Now I don’t mean that those preoccupations are bad, necessarily; I just mean that they can’t do the job people expect them to do for us when we’re on our default setting. They may be good things, but where we get into trouble is trying to treat them as ultimate things, things that might be able to be our source of significance, meaning, identity, fulfillment, or motivation. Professional achievement is a good thing; it’s just not an ultimate thing. Family is a good thing; it’s just not an ultimate thing. Intellect. Looking the part. A particular relationship. Purchasing power. A title, a rank, a pedigree. The sense of being good, being nice, even being religious. The esteem of your parents or the success of your children. The A, the gold medal, the smile from you know who.
The list goes on, because there are so many preoccupations that functionally hold the cards in our lives. Preoccupations that make sure that we don’t actually start loving the Lord our God with all our hearts and all our souls and all our minds, but hold back enough energy and time and love to satisfy them, too. To pay them off. We’re barely aware of it half the time, this default setting of the human heart, this push to try and do enough, have enough, be enough, to measure up to something, to satisfy someone, even if it’s just our own standards.
And that’s why it is so liberating even to begin to believe the truth that we actually don’t have to do it. What we’re looking for ultimately has already been given to us as a gift if we’ll just accept the gift and let it unfurl. Our deep worth and our true identity and our real meaning are not carrots at the end of a stick, but are an unassailable foundation that can never be taken away from us because it is Jesus, not us, that guarantees them. They come as a gift of grace that does not depend on us, a gift that is so immense you’ll spend your whole life and longer letting it unfurl and show you its beauty and its power.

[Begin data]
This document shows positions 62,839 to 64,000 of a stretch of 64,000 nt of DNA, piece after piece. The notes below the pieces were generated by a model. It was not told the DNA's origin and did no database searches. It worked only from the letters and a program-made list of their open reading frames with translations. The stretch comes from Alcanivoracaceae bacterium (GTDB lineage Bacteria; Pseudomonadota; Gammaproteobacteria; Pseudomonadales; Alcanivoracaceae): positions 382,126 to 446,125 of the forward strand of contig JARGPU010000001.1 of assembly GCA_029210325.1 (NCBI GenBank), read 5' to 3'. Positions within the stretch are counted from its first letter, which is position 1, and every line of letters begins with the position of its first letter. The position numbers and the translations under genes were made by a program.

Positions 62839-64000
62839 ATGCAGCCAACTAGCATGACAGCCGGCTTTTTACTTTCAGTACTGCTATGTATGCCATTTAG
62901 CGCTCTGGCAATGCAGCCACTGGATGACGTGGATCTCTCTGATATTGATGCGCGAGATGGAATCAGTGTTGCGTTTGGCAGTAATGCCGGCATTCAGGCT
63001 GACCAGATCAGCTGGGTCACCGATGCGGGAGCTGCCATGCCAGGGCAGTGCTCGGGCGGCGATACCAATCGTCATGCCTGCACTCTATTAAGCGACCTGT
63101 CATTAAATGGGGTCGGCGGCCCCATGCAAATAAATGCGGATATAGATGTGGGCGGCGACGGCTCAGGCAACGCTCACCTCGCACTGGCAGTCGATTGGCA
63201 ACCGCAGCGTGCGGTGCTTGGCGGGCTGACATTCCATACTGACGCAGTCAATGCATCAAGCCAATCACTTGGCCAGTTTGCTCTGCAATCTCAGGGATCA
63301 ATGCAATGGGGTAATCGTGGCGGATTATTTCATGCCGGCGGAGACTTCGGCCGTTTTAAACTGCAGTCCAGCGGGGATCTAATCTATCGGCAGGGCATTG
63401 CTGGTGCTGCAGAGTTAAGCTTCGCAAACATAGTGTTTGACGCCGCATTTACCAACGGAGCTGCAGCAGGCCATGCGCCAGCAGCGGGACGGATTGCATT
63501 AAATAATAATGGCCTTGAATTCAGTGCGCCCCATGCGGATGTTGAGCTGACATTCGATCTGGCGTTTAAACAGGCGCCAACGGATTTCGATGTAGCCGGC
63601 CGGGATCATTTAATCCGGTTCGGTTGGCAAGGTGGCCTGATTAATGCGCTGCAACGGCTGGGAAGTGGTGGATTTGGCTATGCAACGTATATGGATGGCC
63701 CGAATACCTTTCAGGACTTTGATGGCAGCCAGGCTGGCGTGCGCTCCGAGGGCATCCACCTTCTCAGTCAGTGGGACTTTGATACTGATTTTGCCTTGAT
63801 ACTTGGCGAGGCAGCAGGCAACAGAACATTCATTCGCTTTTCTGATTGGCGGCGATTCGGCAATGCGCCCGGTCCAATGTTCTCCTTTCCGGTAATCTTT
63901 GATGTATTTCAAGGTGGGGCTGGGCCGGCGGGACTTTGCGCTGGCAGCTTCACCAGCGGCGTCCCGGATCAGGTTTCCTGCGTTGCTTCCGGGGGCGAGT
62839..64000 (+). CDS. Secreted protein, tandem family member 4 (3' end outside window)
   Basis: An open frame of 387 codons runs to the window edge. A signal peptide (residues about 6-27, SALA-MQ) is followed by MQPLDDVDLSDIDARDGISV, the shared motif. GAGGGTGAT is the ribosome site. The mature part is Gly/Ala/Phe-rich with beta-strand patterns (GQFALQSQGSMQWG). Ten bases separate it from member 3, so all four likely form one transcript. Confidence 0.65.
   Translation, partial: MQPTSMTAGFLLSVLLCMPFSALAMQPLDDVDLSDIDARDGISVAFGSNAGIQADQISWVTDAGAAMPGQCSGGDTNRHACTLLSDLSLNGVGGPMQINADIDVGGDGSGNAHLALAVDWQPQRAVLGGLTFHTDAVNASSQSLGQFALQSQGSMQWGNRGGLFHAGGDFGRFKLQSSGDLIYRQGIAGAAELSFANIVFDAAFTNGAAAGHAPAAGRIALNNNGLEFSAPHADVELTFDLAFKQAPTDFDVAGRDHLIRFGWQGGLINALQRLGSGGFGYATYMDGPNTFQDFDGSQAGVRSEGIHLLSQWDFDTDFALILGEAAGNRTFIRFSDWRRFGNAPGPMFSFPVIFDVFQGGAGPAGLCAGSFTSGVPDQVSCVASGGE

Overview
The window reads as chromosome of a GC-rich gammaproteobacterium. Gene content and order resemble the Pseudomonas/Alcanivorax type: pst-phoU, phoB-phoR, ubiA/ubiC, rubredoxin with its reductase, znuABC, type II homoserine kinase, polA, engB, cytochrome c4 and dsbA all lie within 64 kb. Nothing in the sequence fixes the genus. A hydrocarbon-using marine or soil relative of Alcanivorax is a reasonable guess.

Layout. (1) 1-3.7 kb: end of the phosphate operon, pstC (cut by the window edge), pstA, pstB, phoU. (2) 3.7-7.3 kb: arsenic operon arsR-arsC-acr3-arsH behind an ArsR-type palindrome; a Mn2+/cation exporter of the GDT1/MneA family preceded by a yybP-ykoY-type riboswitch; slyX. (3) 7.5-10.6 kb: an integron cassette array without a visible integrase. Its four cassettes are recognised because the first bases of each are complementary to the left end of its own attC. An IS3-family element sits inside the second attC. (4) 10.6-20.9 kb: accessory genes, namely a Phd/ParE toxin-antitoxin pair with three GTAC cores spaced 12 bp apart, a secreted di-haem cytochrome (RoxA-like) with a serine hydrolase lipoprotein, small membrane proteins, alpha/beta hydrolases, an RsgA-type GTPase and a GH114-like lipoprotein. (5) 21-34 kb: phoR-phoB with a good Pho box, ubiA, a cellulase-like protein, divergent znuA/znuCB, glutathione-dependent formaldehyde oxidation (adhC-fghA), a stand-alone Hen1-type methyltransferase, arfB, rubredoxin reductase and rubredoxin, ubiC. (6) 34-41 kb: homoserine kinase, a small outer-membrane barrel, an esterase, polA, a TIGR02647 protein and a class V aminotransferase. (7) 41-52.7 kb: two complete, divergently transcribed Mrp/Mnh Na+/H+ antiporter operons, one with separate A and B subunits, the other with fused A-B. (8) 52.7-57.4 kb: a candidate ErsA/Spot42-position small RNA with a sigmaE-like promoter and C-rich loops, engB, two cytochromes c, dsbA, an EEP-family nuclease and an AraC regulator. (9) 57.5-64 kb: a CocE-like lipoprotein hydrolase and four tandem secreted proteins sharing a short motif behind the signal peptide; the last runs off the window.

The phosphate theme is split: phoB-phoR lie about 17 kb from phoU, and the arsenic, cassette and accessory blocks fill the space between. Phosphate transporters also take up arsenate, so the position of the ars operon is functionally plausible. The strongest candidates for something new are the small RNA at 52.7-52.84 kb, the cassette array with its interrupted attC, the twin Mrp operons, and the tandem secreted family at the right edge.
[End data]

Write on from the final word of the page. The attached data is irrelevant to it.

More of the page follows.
I’m going to say that again. Our deep worth and our true identity and our real meaning are an unassailable foundation that can never be taken away from us because it is Jesus, not us, that guarantees them. They come as a gift of grace that does not depend on us.
Even to begin to believe this is liberating. We slip away from it constantly, because it’s not the default setting, it’s a setting only grace can give us. But every time that that truth gets some purchase in some area of our lives, we will feel the liberation.
I read an article this week by Tyler Ward, a writer, brand consultant, and life coach with two young kids, about a place where that truth got purchase in his life. The place it got purchase for him was this: when people asked how he was, he decided to stop answering “busy.” He came to see that maintaining a state of busyness and telling everyone about it had “made me feel like the world needed me, like somehow I was more valuable or valid. …I wore it like a badge.” He says he was addicted to the adrenaline buzz of busyness; without it, he thought he’d hardly “feel alive.”